And we're also encouraging and hoping that our community members, when they find one of these resources that are already on the admissionsdirectory.com site, they'll comment on it when they use it; to say whether it's good or bad, to affirm the original person's submission, to vote for it, vote it up or down. And so, what happens over time, the good articles, the good content, the good websites that are helpful will have higher scores and will be on the top of the results and they'll have comments associated with them, from a variety of people.
And you can read through the comments to see whether there's someone who's used this resource that's kind of like you, that has the same needs as you have, to help you decide whether you should spend the time to actually go to the website or use the service or the resource. I didn't invent any of these comments, if you go to the circuit city website and you're looking for a TV, for any particular model, there's a whole list of comments from people who have bought that TV. That's how I shop for a TV. I look for people who are kind of like me, who bought it and who liked it, and that gives me great confidence.
And then there are other sites, that are on the internet today - the most popular one is called digg.com, that uses the same approach to gather, organize, and rate news articles. And so the top news articles rise to the top. So if you're very busy and just want to read about the things that are the most intesting to everyone else in the community, you can just go in and pick the things off the top of the list.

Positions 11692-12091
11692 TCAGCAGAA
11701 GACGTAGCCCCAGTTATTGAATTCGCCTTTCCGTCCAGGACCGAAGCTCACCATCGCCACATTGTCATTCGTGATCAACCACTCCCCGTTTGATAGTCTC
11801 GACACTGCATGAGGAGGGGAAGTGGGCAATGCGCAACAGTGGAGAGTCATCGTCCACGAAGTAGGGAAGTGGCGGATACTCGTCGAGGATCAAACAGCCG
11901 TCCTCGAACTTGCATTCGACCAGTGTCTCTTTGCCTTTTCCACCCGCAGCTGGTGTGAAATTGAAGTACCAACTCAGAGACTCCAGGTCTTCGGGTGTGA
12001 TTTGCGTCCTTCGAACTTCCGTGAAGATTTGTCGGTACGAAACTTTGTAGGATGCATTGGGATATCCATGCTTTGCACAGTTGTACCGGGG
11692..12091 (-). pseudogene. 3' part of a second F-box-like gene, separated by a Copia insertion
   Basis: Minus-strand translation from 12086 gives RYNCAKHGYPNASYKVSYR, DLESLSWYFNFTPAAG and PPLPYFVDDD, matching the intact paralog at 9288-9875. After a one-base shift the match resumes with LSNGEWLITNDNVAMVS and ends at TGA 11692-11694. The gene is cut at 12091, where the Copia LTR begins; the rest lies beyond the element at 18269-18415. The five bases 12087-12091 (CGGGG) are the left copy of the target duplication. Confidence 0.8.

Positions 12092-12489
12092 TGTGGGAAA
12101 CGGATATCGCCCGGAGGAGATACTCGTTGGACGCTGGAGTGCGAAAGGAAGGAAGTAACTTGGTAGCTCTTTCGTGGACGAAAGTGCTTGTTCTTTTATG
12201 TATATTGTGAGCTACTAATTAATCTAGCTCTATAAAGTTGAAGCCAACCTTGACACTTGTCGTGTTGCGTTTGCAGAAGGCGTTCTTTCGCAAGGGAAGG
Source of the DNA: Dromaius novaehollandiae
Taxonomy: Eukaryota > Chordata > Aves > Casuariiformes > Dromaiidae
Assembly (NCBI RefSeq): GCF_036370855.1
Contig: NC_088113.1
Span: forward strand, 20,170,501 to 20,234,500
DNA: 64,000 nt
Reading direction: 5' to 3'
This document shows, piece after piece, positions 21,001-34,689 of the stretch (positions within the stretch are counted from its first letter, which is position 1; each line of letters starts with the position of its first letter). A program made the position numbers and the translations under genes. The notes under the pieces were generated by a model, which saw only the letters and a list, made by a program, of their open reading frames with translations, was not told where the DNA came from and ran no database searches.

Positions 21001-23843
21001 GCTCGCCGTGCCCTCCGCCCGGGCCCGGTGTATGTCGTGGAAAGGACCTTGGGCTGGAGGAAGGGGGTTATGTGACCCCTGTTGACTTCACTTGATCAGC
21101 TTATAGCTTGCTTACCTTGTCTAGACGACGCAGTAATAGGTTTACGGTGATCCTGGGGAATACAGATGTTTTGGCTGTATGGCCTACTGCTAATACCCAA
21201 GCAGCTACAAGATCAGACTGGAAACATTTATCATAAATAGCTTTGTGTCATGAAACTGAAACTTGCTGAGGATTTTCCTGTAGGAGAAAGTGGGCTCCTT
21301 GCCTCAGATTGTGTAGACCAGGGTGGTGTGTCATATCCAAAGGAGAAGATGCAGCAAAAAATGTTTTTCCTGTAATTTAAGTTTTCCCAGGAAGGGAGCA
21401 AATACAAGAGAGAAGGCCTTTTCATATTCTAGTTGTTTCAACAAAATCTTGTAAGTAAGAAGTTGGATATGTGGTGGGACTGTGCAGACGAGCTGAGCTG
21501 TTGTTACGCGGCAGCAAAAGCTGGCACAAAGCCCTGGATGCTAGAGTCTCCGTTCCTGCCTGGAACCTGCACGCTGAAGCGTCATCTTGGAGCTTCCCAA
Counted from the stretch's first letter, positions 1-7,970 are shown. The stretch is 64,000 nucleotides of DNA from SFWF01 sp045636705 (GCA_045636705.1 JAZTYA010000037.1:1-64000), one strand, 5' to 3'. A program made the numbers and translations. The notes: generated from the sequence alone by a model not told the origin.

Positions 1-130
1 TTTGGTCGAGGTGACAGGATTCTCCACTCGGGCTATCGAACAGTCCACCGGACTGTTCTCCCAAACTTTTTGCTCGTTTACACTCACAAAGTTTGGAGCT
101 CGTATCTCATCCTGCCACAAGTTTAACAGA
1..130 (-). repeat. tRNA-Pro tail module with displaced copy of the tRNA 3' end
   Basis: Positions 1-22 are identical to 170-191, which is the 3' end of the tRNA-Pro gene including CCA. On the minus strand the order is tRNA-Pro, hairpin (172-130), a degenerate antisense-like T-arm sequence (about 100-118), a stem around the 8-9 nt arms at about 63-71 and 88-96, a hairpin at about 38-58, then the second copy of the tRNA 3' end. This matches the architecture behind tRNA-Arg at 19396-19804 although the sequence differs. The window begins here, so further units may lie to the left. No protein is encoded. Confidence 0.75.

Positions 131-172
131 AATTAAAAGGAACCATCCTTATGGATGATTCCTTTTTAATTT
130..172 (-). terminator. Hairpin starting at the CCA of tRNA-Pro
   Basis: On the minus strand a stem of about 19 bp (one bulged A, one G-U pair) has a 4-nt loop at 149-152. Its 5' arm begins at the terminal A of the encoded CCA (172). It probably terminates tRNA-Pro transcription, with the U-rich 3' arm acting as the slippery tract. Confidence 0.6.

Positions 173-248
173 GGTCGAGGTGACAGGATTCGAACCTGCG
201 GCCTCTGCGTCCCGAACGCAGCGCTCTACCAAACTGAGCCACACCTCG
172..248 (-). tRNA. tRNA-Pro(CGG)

So I'm essentially taking some of these techniques that have been used on the internet over the last few years and applying them to this very chaotic and disorganized huge mass of admssions resources and information.
The other questions I had are about your blog itself and sort of the idea of blogging about college admissions. Have you talked with Greg about using him as an example in your blog? Is that a discussion that happened before you started writing?
I mentioned it, and I certainly asked him if it was ok and he kind of didn't care. He had a fairly lackadaisical attitude about it, lackadaisical may be the wrong word, but he just wasn't engaged in the college admissions process quite as early as I was. And so, when I started this, it didn't really matter to him one way or the other. And any time I write something about him, I try to be cognizant of the fact that other people are going to read this and don't want to embarras him.
Right. We're always talking to students now about how their Facebook or Myspace page or personal blog may eventually influence their college admission, especially at a selective school like Harvard or Standford or any school that's an Ivy. They're going to Google that kid's name and see what else is out there. Have you given any thought to how you're actually impacting his college admission by blogging about him?